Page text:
Thursday, March 19, 2009

Quick thoughts about AIG and John Stewart

There is a lot I want to say and it is all fairly inchoate. Maybe this blog will help me grow in my ability to be articulate about the cultural/emotional side of corporate fraud and misdoings as well as the policy wonk stuff.

But I have been watching with interest the AIG blow up over the last few days (mostly via TPM), and am very upset by the Obama administration and Geithner, along with the usual suspects. I had hoped (still hold some hope) that Obama would get on a visceral level some of the "emperor's clothes" aspect of the problems with the modern corporate world, but so far he (through his support of Geithner) is not expressing it. Let me see if I can explain.

John Stewart's interview with Jim Cramer struck such a chord, because Stewart finally articulated the essence of what has been so wrong for so long. He said "you all knew. You knew." (I am writing this from memory, and yes, too lazy to check a transcript.) Every scandal the people at the center play dumb. "How could anyone have known?" But they just can't be. Not down deep in the recesses of their brain. Their justification for their existence rests on a fundamental cognitive dissonance: they are important and smart and better, but they do not bear commensurate responsibility.

It is the same at root as the auditor's "expectations gap" (which I am sure I will rant about lots in the future). Auditors all know, because they are more sophisticated than you or me, that they are simultaneously critical to the functioning of the capital markets but not responsible for finding fraud. It has been a hundred year headache that they can't get through the public's thick skill that it is unfair to expect anything of one's auditors.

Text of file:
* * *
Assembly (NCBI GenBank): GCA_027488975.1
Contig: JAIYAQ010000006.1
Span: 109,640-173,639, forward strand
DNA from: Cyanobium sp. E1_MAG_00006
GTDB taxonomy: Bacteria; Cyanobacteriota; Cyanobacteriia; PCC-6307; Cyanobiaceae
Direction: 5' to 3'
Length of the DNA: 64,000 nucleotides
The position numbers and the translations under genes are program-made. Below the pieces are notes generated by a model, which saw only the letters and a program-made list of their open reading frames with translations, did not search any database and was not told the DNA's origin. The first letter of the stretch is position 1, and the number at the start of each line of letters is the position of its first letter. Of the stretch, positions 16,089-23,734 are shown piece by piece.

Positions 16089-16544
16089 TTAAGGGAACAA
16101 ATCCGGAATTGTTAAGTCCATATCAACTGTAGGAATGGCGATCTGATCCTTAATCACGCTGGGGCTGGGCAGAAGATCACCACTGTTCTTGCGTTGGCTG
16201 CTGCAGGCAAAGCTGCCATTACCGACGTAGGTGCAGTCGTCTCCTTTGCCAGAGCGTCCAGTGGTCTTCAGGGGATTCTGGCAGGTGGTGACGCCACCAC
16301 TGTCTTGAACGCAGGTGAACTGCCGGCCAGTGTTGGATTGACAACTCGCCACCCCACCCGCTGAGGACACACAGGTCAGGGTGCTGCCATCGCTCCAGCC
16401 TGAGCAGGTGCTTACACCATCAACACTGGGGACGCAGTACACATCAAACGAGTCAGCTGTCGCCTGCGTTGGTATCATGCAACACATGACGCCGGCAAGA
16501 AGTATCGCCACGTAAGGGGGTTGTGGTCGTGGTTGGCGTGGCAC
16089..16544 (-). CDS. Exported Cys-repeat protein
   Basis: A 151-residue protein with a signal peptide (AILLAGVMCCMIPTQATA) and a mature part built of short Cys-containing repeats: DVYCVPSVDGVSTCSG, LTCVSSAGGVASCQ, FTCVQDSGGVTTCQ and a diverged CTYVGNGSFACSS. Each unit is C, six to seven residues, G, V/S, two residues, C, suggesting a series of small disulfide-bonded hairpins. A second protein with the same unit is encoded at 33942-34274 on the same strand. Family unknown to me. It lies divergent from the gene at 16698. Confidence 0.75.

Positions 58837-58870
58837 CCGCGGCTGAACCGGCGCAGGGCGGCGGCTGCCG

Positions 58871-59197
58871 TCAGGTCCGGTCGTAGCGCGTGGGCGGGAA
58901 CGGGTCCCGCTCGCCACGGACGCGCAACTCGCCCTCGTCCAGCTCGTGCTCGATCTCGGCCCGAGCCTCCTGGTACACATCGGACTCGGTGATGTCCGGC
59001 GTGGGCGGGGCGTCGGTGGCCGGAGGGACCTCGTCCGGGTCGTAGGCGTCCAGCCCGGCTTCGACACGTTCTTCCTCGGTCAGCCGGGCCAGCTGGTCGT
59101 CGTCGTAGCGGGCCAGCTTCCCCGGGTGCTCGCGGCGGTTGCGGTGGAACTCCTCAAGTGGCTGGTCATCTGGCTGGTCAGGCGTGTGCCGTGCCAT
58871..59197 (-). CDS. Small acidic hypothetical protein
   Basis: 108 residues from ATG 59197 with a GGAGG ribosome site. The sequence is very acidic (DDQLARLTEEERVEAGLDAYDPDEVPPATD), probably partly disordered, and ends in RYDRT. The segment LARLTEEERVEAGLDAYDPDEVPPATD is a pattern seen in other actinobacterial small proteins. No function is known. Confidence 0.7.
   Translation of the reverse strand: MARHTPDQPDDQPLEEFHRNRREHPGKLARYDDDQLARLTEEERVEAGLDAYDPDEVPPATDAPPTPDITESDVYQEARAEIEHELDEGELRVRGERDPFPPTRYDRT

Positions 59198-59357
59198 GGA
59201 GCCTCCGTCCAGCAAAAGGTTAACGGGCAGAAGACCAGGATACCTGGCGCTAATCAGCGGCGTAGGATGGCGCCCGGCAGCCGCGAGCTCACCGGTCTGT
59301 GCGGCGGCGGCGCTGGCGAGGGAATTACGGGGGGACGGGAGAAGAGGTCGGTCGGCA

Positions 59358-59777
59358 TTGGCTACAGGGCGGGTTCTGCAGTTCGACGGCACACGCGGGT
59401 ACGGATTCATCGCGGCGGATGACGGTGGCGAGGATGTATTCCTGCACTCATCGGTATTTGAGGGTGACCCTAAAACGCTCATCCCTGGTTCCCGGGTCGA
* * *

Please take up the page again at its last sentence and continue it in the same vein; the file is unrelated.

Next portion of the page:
Similarly, AIG executives are the best and the brightest and AIG cannot contribute to the wellbeing of the American economy without these particular people, and it is impossible to find people this good for anything south of several million a year. BUT how could they possibly be expected to understand systemic risk? Or think about the possibility of house prices falling? How could they--anyone--ever have known?

The rest of us work very hard for much less. And a big chunk of what we work hard for goes to pay these people their fees. We pay in our 401 k plans, we pay in bank fees and mortgage rate. We pay and pay and pay. And now we are paying in our taxes too.

And yet, since we don't grant them their full due, we are unsophisticated. I think that using attitudes towards corporate executives as a measure of sophistication is what is deadly and is the trap that Obama and particularly Geithner are falling into. And why this blog has the title it does. Until Obama in no uncertain terms is able to come out and say, these people are silly piggish crooks, no matter their nice manners, he is going to fail to reign in the oligarchs. (I wish I were half as articulate as Simon Johnson on this matter.)

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